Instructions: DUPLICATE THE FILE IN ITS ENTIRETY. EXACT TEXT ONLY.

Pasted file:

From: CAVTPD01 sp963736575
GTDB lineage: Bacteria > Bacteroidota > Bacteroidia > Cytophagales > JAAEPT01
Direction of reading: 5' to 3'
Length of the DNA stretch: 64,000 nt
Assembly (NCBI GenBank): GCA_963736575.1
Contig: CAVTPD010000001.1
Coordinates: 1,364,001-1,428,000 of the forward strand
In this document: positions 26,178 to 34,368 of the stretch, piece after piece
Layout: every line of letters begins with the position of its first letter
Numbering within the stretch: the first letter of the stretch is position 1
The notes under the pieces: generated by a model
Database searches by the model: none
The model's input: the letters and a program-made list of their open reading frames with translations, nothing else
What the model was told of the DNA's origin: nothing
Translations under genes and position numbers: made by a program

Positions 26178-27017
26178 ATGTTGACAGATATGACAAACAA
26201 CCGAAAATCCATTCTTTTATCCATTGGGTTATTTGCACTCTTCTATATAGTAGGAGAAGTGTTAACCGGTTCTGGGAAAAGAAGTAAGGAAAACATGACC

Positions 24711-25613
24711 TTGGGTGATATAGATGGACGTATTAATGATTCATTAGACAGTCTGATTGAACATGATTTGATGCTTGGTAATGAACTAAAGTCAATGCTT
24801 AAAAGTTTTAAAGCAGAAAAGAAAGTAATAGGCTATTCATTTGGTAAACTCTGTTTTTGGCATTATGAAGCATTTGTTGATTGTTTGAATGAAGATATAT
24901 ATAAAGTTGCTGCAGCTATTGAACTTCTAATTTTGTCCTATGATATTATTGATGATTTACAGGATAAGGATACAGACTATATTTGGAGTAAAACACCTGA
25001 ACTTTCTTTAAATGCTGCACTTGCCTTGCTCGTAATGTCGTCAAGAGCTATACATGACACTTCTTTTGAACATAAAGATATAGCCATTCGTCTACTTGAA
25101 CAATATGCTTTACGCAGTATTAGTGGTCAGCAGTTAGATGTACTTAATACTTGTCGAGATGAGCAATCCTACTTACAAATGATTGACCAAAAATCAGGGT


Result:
From: CAVTPD01 sp963736575
GTDB lineage: Bacteria > Bacteroidota > Bacteroidia > Cytophagales > JAAEPT01
Direction of reading: 5' to 3'
Length of the DNA stretch: 64,000 nt
Assembly (NCBI GenBank): GCA_963736575.1
Contig: CAVTPD010000001.1
Coordinates: 1,364,001-1,428,000 of the forward strand
In this document: positions 26,178 to 34,368 of the stretch, piece after piece
Layout: every line of letters begins with the position of its first letter
Numbering within the stretch: the first letter of the stretch is position 1
The notes under the pieces: generated by a model
Database searches by the model: none
The model's input: the letters and a program-made list of their open reading frames with translations, nothing else
What the model was told of the DNA's origin: nothing
Translations under genes and position numbers: made by a program

Positions 26178-27017
26178 ATGTTGACAGATATGACAAACAA
26201 CCGAAAATCCATTCTTTTATCCATTGGGTTATTTGCACTCTTCTATATAGTAGGAGAAGTGTTAACCGGTTCTGGGAAAAGAAGTAAGGAAAACATGACC

Positions 24711-25613
24711 TTGGGTGATATAGATGGACGTATTAATGATTCATTAGACAGTCTGATTGAACATGATTTGATGCTTGGTAATGAACTAAAGTCAATGCTT
24801 AAAAGTTTTAAAGCAGAAAAGAAAGTAATAGGCTATTCATTTGGTAAACTCTGTTTTTGGCATTATGAAGCATTTGTTGATTGTTTGAATGAAGATATAT
24901 ATAAAGTTGCTGCAGCTATTGAACTTCTAATTTTGTCCTATGATATTATTGATGATTTACAGGATAAGGATACAGACTATATTTGGAGTAAAACACCTGA
25001 ACTTTCTTTAAATGCTGCACTTGCCTTGCTCGTAATGTCGTCAAGAGCTATACATGACACTTCTTTTGAACATAAAGATATAGCCATTCGTCTACTTGAA
25101 CAATATGCTTTACGCAGTATTAGTGGTCAGCAGTTAGATGTACTTAATACTTGTCGAGATGAGCAATCCTACTTACAAATGATTGACCAAAAATCAGGGT